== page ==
Bonnie Woodha

Lyric as sung by Dick Gaughan

Doun by yon green bushes by Calder's clear stream
Whaur me an my Annie oftimes we hae been
The hours swiftly passed an happy were we
It was little she thocht that a sodger A'd be

Sae fare thee weill, Annie, for A must away
My country caas on me an A must obey
But if heaven protect me an A dae return
A will sport wi my Annie by Calder's clear burn

On the 20th of August our regiment was lost
An a shot frae the enemy our lines cam across
Struck me in the foreheid an the bluid it ran doun
An A reeled an A staggered an fell tae the grun

Come here cries the captain come here wi great speed
For A fear by yon bullet Young Dunsmore's near deid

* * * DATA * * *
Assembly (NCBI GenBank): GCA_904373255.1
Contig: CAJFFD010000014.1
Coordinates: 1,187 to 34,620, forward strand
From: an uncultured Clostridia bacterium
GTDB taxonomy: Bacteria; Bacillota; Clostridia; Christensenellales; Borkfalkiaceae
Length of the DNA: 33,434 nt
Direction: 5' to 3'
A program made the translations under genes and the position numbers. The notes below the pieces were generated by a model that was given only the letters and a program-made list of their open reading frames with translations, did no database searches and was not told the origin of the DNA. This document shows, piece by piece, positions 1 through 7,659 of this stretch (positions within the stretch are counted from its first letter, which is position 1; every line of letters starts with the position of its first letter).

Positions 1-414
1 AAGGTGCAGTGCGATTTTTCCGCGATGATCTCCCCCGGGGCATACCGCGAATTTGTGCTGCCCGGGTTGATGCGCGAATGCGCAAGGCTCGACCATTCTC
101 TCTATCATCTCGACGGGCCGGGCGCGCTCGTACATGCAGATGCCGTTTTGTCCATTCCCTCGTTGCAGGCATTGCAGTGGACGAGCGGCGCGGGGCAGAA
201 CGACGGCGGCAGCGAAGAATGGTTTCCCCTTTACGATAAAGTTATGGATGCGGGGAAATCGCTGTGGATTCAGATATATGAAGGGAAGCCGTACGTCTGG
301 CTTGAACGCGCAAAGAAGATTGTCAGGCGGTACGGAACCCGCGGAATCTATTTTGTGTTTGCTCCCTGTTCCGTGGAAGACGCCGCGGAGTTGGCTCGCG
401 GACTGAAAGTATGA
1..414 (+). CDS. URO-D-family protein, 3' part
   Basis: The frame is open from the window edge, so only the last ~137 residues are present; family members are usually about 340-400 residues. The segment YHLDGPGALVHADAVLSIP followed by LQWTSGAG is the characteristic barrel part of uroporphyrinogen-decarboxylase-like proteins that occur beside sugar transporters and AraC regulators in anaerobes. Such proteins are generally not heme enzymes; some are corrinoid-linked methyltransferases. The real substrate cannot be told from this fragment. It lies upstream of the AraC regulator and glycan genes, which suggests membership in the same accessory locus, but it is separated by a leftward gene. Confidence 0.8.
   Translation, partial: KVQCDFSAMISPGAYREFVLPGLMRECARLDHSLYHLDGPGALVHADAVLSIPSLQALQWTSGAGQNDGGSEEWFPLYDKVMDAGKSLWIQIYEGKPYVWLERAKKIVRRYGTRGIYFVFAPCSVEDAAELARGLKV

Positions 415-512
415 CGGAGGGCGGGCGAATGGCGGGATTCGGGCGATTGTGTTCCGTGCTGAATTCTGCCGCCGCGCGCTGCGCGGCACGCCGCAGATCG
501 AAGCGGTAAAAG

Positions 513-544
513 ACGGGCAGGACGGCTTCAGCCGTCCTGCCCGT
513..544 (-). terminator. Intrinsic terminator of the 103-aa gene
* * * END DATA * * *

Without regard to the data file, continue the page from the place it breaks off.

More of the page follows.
They caad for the whisky an the water sae free
An they turnt me all over my wounds for to see

If my Annie was here, she would bind up my wounds
One kiss from her sweet mouth would staunch aa the stouns
But if heaven protects me an I do return
A will sport wi you Annie by Calder's clear burn

An it's when A am weary an think on langsyne
When A was a young man an warked doun the mine
The tears start tae trickle an doun they do faa
Like the dew on the gowans in Bonnie Woodhaa


Song Notes

Learned from the singing of Geordie Hamilton, an ex-miner from Kirkintilloch and regular inhabitant of the notorious Forrest Hill Bar ("Sandy Bell's") in its heyday in the late 1960s.

One of those songs which straddles English and Scots without ever really making its mind up which language it's in. The correct Scots pronunciation of "Calder" is "Cawder" and "Woodhaa" (or "Woodhall") is "Widhaw".

celtic knotwork


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